fly 20170519 (1)

Meanwhile, the fungus on Dryas octopetala from Wednesday is looking very likely to be Isothea rhytismoides. The NBN Atlas has 22 records for the British Isles, all in Scotland or Ireland, but none since 1993, and none in Scotland since 1990. (Also none anywhere near Skye.) Here is a better image:

Dryas fungus 3

and a link to things found on Dryas. (The English starts below the Dutch.)

Berraraig Bay and Beyond

May 26, 2017

Back in the last century Dryas octopetala (Mountain Avens) (1976) and Epipactis atrorubens (Dark-red Helleborine) (1996) were discovered on the cliffs of Berraraig Bay. Then in 2006 I added a third Nationally Scare species to the same habitat, Cephalanthera longifolia (Narrow-leaved Helleborine).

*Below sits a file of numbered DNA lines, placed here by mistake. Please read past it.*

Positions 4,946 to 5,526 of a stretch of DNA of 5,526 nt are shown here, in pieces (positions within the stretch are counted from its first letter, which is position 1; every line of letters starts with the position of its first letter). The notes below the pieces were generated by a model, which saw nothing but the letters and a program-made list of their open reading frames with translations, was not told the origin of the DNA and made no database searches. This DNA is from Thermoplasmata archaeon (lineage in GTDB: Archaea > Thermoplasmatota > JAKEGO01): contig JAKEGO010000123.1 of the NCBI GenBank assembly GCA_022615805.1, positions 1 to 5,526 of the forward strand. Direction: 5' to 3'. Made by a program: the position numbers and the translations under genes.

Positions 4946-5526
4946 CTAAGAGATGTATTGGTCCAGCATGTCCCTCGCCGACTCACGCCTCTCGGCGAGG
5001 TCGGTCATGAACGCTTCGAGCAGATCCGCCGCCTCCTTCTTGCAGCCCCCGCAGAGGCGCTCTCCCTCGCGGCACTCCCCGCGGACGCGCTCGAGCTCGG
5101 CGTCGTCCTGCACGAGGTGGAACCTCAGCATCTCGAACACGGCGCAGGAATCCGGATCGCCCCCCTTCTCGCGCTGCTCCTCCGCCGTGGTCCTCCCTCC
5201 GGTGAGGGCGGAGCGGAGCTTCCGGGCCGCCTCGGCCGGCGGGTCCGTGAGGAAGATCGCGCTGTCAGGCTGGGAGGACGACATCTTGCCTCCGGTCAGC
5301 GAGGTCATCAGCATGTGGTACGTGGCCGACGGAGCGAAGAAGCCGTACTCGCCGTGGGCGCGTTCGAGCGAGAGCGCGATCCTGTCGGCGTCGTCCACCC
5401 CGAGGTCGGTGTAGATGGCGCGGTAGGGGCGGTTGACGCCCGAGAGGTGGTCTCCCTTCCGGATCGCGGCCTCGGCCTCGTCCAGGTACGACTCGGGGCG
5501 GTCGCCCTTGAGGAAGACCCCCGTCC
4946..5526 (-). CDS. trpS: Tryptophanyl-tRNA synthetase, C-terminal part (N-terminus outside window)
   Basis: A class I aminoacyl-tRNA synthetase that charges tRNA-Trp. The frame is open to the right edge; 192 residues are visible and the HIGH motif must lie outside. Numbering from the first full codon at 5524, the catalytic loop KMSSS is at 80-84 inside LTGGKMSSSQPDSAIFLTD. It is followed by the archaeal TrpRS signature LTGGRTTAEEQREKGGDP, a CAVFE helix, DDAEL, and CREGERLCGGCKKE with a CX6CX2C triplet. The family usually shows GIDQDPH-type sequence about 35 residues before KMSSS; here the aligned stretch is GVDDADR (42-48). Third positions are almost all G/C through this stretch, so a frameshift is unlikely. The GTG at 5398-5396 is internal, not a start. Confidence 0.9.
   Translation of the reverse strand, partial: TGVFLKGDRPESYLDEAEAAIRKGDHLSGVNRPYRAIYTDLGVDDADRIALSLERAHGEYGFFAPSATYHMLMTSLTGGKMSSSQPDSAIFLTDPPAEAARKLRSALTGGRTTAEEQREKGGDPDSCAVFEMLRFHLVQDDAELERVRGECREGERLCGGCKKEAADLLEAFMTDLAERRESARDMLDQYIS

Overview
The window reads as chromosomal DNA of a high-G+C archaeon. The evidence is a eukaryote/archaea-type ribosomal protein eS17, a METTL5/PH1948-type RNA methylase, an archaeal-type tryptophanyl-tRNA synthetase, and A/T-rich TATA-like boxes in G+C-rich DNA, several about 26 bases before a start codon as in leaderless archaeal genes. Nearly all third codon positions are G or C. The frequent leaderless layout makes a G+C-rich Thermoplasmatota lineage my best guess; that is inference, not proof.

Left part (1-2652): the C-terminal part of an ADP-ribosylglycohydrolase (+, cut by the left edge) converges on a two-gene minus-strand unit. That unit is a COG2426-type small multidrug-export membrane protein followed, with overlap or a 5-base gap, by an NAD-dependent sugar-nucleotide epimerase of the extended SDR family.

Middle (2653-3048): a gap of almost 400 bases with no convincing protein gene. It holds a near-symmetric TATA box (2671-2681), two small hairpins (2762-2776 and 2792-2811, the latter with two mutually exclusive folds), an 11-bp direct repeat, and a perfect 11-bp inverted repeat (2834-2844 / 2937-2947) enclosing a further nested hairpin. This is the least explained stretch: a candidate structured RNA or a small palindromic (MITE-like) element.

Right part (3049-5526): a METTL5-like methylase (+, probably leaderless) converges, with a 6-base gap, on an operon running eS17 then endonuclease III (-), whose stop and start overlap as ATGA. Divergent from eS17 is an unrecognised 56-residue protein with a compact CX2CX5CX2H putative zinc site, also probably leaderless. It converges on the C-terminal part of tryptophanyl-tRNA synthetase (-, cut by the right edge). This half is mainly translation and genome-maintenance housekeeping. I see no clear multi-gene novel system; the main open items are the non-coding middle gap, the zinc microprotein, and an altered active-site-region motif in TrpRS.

For several years I have been meaning to get there in May when the Cephalanthera is in flower and on Thursday I achieved it. I counted over 40 plants, over a 700m stretch. I will certainly have missed some non-flowering specimens as quite a few plants are a little way up a near-vertical cliff.

This was an exceptional day for me in that I added the three Nationally Scarce species above to tetrad NG55C (as well as other nice things like Neottia ovata (Common Twayblade), and two to NG55H, Dryas and Equisetum x font-queri (Font-Quer’s Horsetail) as well as Neottia ovata again, and Vicia sylvatica (Wood Vetch).

This slideshow requires JavaScript.

Now I know Equisetum x font-queri, unlike Equisetum telmateia (Great Horsetail), is supposed to bear a cone at the top of fertile stems but this is ridiculous:

Equisetum font-queri Berreraig Bay Malformed